The Break

The Break begins with Stella, a Métis mother, calling to report a rape she witnessed on an isolated strip of land in Winnipeg's North End. In the ensuing detective story, two police officers set about discovering who is the victim and who is the attacker. But the deeper they get, the more difficult this differentiation becomes. The narrative interweaves the perspectives of nine women and one man connected to the crime and, in doing so, reveals the tapestry of sexual violence that threads together time, space and the voices of those whose lives are forever altered.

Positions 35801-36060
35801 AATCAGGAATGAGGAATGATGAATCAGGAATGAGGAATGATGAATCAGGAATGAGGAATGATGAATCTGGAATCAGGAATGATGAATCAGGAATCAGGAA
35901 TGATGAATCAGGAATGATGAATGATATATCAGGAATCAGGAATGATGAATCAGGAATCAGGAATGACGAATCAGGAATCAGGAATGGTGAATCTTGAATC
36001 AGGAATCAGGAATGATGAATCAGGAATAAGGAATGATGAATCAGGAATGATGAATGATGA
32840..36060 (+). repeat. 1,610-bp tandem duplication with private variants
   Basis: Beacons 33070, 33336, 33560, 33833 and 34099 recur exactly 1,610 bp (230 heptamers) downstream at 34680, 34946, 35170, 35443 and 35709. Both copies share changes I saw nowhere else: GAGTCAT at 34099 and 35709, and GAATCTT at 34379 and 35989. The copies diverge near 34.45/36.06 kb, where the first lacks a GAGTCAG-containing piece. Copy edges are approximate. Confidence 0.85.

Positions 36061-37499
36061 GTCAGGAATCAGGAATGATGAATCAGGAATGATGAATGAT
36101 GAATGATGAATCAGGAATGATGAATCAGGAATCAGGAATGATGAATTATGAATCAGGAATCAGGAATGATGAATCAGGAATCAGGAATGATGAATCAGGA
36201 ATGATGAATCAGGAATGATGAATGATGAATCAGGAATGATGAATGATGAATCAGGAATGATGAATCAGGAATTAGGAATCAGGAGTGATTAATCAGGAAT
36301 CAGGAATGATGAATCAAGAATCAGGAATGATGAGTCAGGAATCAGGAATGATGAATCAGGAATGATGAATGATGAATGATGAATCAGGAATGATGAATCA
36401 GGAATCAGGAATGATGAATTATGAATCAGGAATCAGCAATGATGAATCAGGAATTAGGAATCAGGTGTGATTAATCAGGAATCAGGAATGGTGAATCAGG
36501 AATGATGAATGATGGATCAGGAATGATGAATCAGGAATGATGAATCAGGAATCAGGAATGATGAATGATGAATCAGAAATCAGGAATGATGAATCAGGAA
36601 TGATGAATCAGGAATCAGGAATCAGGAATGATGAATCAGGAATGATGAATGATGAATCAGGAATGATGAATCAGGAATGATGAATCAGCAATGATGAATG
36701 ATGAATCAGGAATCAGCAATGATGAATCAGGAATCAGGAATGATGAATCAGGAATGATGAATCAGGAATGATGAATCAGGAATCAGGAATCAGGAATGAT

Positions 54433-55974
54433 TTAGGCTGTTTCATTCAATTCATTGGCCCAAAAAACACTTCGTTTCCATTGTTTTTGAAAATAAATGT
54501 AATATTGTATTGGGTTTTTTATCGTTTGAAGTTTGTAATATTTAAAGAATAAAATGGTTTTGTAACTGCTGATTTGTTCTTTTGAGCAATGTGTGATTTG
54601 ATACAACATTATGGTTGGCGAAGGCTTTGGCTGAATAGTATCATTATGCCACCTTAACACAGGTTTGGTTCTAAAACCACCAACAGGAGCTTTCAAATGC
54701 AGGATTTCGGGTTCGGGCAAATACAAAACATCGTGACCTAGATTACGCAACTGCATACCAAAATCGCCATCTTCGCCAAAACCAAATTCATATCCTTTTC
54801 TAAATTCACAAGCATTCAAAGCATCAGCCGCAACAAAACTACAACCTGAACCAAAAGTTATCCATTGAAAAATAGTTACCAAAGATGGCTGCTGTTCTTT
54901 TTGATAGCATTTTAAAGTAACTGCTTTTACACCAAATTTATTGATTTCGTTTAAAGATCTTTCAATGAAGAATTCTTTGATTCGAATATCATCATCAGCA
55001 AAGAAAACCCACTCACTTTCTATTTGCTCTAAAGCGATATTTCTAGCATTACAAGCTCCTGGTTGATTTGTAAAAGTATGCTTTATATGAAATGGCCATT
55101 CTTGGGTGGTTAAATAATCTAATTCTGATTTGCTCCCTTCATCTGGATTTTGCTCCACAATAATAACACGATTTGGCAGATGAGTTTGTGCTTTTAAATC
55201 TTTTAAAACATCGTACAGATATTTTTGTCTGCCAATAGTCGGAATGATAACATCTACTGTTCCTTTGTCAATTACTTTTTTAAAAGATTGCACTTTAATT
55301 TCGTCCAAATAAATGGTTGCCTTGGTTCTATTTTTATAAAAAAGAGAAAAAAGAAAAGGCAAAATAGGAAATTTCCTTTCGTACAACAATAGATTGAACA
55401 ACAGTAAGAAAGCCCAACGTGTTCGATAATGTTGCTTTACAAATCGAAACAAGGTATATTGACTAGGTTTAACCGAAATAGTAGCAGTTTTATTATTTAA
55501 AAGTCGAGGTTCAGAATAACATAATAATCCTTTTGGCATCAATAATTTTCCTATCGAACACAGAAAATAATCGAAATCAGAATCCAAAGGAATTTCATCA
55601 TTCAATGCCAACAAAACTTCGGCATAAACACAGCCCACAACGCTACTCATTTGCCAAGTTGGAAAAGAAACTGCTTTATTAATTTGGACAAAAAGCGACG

A novel with heavy themes and emotional resonance, The Break rejects much of the underlying simplicity of the detective story while ironically engaging in its classic tropes. Katherena Vermette's approach to her complex and devastating subject matter is boundless in its scope, intelligence and beauty. Her treatment of every character, including the mixed-race, male police officer and the hard-edged, homeless teenager, is both polished in its precision and gentle in its expression of genuine empathy. As a native of Winnipeg's North End, Vermette, in her debut novel, captures the landscape and its people with a keen eye and an exposed heart. As a result, she writes with authenticity and texture that will appeal to fans of Andre Dubus III and Madeleine Thien. Moreover, she opens her novel to a larger thematic reading that will echo in any corner of the world. --Alice Martin, freelance writer and editor

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